The internet is full of useful information that can help you with your savings. This includes online calculators and checklists, which are useful for showing you things like how much you could have in retirement, assessing your financial wellbeingand helping you assess how much risk you’re comfortable taking with your investments.

We have a host of online tools available on our website, including:

Our financial health check – find out how healthy your finances are and get some personalised tips on what you could improve on.

Our pension calculator – understand if you’re saving enough or if there’s a shortfall between what you have and what you want to have.

Our risk questionnaire– check how much risk you’re comfortable taking with your investments.

 

5. Invest in the right places for you

You should regularly check your investments to make sure they’re still right for you. You want to be comfortable that what you’re invested in is in line with your goals and your attitude to risk – which are likely to change at different points throughout your life.

 

It’s also generally a good idea to make sure you have a good mix of investments across different investment types and locations. This is known as diversification and it’s one of the best ways to help cushion yourself against the worst of market ups and downs during difficult times, although remember that the value of investments can go down as well as up and may be worth less than was paid in.

 

You may already be benefiting from diversification. For example, if you’re in the ‘default’ investment option of a workplace pension plan, this will generally include a broad mix of investments.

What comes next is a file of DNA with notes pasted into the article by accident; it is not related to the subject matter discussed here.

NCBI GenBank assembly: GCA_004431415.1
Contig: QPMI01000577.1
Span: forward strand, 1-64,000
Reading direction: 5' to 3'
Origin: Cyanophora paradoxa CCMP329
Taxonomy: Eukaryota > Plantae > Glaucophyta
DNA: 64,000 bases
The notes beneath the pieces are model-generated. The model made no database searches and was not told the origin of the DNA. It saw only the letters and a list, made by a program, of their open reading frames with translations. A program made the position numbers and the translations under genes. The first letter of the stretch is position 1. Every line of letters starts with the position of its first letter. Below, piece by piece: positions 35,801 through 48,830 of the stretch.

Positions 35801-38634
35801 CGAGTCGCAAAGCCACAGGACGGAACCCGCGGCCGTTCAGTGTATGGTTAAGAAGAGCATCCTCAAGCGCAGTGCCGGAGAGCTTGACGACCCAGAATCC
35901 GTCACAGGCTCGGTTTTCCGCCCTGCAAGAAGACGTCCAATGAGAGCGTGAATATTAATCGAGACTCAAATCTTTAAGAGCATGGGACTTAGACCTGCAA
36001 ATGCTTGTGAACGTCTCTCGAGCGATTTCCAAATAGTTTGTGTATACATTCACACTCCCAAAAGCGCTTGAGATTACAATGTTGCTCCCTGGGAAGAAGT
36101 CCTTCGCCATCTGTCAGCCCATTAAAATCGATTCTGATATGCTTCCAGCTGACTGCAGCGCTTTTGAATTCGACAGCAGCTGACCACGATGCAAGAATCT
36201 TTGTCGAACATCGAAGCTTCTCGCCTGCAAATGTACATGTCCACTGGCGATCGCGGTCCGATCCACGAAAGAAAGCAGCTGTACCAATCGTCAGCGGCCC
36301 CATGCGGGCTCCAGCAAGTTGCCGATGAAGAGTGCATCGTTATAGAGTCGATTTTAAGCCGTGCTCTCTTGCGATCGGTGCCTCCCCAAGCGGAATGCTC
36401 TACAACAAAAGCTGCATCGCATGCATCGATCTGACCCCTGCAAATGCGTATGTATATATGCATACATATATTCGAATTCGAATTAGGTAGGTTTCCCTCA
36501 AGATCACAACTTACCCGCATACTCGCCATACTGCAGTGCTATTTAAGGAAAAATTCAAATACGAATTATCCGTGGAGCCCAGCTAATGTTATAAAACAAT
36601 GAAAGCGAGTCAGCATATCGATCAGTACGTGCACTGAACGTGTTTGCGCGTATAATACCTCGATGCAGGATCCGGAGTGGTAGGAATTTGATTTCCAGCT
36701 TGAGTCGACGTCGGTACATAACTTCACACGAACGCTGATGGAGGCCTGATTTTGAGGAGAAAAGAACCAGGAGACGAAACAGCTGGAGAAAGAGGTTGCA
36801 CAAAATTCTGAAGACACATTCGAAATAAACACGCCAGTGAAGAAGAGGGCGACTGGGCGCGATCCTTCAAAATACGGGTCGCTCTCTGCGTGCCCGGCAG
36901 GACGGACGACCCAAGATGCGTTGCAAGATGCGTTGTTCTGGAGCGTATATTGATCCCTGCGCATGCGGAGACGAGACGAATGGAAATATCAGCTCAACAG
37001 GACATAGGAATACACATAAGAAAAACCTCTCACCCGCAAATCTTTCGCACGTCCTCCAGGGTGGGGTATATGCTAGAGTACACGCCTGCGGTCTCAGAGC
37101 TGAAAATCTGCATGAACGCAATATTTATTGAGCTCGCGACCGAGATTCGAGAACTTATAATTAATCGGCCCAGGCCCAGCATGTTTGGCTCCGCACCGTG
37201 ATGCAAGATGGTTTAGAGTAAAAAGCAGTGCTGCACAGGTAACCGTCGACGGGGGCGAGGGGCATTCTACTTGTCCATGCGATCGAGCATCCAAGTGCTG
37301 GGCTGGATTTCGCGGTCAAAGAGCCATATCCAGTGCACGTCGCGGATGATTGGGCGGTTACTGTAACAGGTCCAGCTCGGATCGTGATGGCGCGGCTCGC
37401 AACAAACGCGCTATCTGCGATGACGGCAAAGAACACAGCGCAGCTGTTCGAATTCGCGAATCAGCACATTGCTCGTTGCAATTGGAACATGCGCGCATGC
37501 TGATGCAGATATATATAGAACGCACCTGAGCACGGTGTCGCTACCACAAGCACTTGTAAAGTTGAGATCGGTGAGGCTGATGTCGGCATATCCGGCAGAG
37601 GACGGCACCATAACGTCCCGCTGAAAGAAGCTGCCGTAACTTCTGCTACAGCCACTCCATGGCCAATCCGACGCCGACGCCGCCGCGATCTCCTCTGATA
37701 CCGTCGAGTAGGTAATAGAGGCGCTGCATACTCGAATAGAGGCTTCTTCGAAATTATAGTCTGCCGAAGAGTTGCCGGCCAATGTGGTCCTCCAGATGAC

6. Don’t invest in the wrong places

It’s important to remember that if you come across any investment opportunities that seem too good to be true, they’re very likely to be a scam.

We’re aware of some fake websites currently circulating using the Standard Life logo and address. These aren’t genuine and if you invest in any of these products, you’re likely to lose your money.

Please visit our website for more information.

Always check with the Financial Conduct Authority (FCA) to see if a company or individual is authorised to provide investments and be very wary of high-pressure sales tactics and unregulated ‘opportunities’ – such as investing in diamonds, land, forests, and real estate, particularly overseas.

Read our guide on staying safe online during the Coronavirus pandemic for more helpful information.

 

7. Go digital

These days it’s easy to do all of these things and keep track of your pensions and savings online. As a Standard Life customer, registering for online services allows you to check how much your plan is worth, update personal information and maybe even switch where your pension money is invested.

If you have the Standard Life app on your phone or tablet, you can do a lot while you’re on the go too, including changing your pension payments and viewing how the funds you’re invested in are doing.

 

The information here is based on our understanding in December 2020 and should not be taken as financial advice.